Florida also lives in the dreamtime, so perhaps its wetness is appropriate. “Water is the commonest symbol for the unconscious,” wrote Carl Jung in The Archetypes and the Collective Unconscious. We’re the rest of the country’s unconscious. Its bad dream. A nightmare of voter corruption and embezzlement and Stand Your Ground laws that many would rather pretend doesn’t represent their America except, of course, it does.
According to psychoanalysis, that’s the thing about a nightmare. It heralds a truth. Addresses a problem. Florida is prognostic: immigration issues, electoral fraud, climate change. When I spoke to Fontana about Sonic Dreamscapes, he told me that he focused “almost entirely on the rising sea-level issues around Miami Beach,” referring to the city as “a ground zero for these issues.” Rick Scott might’ve banned the phrase “climate change” from all official state documents, but we don’t get to pretend it’s not happening.
Water doesn’t so much encroach here as grip, a pair of hands scooping the state, grabbing all sides. South Florida rests on limestone bedrock. It’s porous, shot-through with holes that allow saltwater to rise from below, like dreams into consciousness. In Florida, the deluge myth isn’t an origin story of rising tides. It’s a premonitory dream of living with water. Water everywhere.
In October, my friend Misael Soto, who is currently the Artist-in-Residence at ArtCenter/South Florida, put together SAND, an amphitheater of sandbags. With the help of volunteers, it grew over the project’s month-long duration, forming a semi-circle on a patch of a sand at the entrance to the beach (not far, actually, from Soundscape Park). Soto’s amphitheater hosted poets, musicians, writers, activists, and, one night, sunset karaoke.
On SAND’s final day, The World in a Grain author Vince Beiser spoke about, well, what else. Sand blew into my eyes, got into my socks. In exchange for climate strategies, the artist Laurencia Strauss gave out coconut popsicles shaped like—not snow globes, but maybe sand globes. Ironic, actually, because sand is a depleted resource. Primarily for its use in cement, Beiser said, sand is highly sought after. There are black markets dedicated to the stuff. Mobs. People have been killed over sand.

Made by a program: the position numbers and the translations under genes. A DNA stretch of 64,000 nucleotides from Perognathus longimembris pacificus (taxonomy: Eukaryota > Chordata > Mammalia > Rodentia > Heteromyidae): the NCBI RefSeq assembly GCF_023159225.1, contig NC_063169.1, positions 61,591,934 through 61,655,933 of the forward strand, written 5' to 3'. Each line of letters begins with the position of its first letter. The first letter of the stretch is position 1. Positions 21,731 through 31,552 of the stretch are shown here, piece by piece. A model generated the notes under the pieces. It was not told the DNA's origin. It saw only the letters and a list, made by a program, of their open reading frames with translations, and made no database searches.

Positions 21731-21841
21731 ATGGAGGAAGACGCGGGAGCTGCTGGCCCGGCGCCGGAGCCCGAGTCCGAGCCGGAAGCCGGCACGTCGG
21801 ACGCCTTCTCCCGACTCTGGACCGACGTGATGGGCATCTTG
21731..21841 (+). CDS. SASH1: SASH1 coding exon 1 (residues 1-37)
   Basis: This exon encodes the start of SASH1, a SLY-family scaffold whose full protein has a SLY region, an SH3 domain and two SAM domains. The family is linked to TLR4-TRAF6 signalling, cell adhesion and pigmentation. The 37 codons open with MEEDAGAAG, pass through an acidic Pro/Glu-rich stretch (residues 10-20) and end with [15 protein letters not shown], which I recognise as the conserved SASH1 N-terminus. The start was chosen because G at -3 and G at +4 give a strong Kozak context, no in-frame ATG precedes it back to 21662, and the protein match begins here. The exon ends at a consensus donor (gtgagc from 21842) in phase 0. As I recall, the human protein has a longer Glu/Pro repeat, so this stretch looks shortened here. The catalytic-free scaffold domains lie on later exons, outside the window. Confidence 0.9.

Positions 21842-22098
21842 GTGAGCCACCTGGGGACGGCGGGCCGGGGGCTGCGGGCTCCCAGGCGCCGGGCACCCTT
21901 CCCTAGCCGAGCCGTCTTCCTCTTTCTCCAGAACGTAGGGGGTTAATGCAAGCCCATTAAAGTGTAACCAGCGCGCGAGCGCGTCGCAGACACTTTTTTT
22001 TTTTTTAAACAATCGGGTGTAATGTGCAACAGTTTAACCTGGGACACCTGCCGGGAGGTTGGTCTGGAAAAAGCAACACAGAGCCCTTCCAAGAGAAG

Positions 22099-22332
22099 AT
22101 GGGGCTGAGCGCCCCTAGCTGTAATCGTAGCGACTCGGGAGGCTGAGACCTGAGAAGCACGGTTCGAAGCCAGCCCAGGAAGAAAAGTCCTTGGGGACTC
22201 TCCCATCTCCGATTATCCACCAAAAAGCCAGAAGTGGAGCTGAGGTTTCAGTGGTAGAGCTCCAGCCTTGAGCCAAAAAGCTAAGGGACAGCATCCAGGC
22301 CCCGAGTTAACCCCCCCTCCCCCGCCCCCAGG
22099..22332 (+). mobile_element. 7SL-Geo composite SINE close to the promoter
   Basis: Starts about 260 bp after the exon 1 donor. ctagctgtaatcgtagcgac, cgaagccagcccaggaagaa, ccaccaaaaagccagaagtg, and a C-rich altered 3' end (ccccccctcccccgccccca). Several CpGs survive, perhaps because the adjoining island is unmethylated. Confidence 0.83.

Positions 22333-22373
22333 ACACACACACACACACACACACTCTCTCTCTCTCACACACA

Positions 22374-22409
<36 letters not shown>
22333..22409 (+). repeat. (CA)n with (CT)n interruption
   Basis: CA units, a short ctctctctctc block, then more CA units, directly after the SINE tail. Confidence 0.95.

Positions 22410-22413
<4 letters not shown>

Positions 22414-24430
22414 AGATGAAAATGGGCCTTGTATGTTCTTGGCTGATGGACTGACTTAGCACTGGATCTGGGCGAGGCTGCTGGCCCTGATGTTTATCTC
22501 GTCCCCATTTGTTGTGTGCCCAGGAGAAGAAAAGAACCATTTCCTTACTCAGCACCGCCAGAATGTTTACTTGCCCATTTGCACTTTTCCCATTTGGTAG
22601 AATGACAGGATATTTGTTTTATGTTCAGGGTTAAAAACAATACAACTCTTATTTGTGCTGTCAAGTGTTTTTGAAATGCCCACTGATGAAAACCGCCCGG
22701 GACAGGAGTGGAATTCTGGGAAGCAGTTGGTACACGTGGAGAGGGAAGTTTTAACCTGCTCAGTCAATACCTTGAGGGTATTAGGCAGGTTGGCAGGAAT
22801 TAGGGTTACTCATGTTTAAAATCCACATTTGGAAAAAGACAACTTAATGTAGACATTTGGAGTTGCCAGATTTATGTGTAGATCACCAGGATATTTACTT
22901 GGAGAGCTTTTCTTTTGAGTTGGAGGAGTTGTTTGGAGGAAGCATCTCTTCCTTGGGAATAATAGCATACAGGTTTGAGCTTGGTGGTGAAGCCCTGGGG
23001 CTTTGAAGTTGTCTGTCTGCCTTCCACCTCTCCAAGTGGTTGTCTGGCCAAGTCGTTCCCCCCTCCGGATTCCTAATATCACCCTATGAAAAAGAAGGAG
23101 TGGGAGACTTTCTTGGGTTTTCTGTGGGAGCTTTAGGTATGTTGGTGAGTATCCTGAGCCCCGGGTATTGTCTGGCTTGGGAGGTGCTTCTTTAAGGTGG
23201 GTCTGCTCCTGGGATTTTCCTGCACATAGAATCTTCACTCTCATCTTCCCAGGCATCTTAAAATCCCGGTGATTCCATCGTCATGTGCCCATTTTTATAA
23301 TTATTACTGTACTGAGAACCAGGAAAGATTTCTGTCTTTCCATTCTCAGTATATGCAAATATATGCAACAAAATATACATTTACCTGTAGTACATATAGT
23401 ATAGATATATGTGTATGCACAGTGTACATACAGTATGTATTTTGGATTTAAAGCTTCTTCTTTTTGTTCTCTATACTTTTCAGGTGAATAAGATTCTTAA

In researching sea-level rise, Soto focused on that which bordered the sea. “Land, including sand, and its theft from indigenous people, its trade, its movement via dredging and the building of artificial canals—that’s why we’re here,” he told me. “And if we don't reexamine and interrogate those founding practices, I don’t believe we'll ever be able to solve the problems we’re facing now.”
After Beiser spoke, Soto hosted a round-table discussion with the artist and architect Felice Grodin; Reverend Houston Cypress, a Miccosukee artist, activist, and ordained minister; Elizabeth Wheaton, the Director of the Environment and Sustainability Department at the City of Miami Beach; and Stephanie Wakefield, an urban geographer and research fellow at FIU. Conversation moved from sand to sea to the sensationalism of apocalyptic climate change, and of Miami as its biggest ecologic and economic victim. Miami as Atlantis. Miami as “the great world city…drowning while the powers that be look away,” says The Guardian. If Miami was once a Cocaine Cowboy, or Christo and Jeanne Claude’s gift-wrapped paradise, it is now a cautionary tale of Biblical proportions.
Grodin currently has an augmented reality exhibition on view at the Pérez Art Museum Miami (PAMM) entitled Invasive Species. Hold up your phone to find Cthulhuian jellyfish encircling the museum’s mezzanine, hot-pink creatures that might appear, she imagines, after the water rises. I emailed her to ask how she reconciles the myth and reality of climate change in Florida. She wrote:
The planetary scale of these issues are so immense that they go against the grain of an individuated experience, which is more of a market concept. Climate change porn isn’t close to the real thing: Water makes you wet. Wind can destroy your home. People can be killed. There’s a slow build of a rising ocean that is not even politically agreed upon as real, yet there are real financialized instrumentalists that allow us to bet on a future that includes climate change. Mythos usually reflects a collective truth to some extent. What is ours? Who is telling it?